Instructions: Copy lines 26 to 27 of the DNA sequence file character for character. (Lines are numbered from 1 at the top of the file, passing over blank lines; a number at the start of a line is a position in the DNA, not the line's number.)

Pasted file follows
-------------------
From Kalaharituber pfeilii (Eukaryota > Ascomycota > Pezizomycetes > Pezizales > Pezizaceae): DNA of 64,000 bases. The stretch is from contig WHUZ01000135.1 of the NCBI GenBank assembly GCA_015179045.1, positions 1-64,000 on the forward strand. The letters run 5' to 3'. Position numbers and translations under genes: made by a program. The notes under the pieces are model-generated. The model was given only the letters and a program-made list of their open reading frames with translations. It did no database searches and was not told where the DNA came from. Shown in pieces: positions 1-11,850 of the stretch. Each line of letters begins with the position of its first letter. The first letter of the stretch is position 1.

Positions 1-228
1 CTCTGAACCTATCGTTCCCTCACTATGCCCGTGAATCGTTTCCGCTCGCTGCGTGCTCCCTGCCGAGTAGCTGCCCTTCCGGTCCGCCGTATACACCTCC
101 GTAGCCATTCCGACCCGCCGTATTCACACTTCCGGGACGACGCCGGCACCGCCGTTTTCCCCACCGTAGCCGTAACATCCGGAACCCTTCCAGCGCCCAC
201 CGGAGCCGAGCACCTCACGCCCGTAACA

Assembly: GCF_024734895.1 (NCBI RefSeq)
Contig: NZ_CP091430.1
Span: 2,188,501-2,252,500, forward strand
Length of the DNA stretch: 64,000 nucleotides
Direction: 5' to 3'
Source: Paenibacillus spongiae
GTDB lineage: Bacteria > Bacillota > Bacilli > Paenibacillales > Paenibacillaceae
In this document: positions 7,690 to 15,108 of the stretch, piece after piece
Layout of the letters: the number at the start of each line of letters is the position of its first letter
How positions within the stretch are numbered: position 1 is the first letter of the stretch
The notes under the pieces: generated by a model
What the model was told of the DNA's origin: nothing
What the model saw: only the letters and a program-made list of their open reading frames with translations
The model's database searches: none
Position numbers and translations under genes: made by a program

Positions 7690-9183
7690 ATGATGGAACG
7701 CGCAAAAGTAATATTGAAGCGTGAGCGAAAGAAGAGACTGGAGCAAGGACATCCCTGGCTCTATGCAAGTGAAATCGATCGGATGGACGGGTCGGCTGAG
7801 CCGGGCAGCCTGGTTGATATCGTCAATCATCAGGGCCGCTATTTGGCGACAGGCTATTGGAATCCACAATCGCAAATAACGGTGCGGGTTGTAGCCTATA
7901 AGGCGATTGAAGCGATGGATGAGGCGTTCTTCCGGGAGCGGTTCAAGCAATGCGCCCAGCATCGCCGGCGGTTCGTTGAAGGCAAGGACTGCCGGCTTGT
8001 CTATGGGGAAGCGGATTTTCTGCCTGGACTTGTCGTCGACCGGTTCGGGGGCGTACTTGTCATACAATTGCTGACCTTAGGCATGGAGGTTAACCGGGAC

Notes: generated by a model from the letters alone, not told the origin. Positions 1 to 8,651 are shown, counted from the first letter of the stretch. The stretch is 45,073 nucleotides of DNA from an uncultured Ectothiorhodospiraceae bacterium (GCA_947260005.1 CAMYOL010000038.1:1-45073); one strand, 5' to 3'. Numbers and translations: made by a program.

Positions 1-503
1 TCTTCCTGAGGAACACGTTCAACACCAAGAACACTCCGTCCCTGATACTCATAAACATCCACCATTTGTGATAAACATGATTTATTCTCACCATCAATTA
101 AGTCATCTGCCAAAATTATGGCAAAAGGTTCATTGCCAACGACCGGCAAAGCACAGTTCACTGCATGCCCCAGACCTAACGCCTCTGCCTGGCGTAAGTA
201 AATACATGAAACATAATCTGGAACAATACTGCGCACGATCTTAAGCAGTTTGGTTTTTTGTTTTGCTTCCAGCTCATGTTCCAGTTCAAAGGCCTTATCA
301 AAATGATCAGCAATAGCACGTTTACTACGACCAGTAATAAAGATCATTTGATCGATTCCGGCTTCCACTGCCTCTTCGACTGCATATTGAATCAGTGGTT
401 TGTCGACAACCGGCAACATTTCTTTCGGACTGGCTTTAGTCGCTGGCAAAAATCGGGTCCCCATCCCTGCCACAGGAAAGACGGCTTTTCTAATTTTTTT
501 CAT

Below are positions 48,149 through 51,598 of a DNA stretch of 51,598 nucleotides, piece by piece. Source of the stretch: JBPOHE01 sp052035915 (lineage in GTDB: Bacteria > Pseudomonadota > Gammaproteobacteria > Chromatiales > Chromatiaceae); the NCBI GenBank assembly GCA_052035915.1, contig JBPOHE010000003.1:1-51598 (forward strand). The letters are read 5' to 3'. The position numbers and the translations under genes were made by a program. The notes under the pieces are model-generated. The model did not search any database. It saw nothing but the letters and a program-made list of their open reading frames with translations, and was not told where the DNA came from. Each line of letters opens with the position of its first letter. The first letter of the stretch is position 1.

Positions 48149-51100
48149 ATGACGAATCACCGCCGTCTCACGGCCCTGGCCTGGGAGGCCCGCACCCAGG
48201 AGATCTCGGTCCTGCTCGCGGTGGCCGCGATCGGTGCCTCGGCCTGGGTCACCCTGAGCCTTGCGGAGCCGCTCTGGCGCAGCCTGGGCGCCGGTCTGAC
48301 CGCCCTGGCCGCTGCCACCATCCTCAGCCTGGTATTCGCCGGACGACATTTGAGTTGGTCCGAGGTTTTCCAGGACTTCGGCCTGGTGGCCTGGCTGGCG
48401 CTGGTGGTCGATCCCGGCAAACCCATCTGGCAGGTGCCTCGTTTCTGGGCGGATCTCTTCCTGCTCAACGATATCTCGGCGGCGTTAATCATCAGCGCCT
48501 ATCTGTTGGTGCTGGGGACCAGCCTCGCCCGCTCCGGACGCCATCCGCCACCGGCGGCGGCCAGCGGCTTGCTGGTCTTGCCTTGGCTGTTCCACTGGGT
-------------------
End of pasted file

8001 CTATGGGGAAGCGGATTTTCTGCCTGGACTTGTCGTCGACCGGTTCGGGGGCGTACTTGTCATACAATTGCTGACCTTAGGCATGGAGGTTAACCGGGAC

Notes: generated by a model from the letters alone, not told the origin. Positions 1 to 8,651 are shown, counted from the first letter of the stretch. The stretch is 45,073 nucleotides of DNA from an uncultured Ectothiorhodospiraceae bacterium (GCA_947260005.1 CAMYOL010000038.1:1-45073); one strand, 5' to 3'. Numbers and translations: made by a program.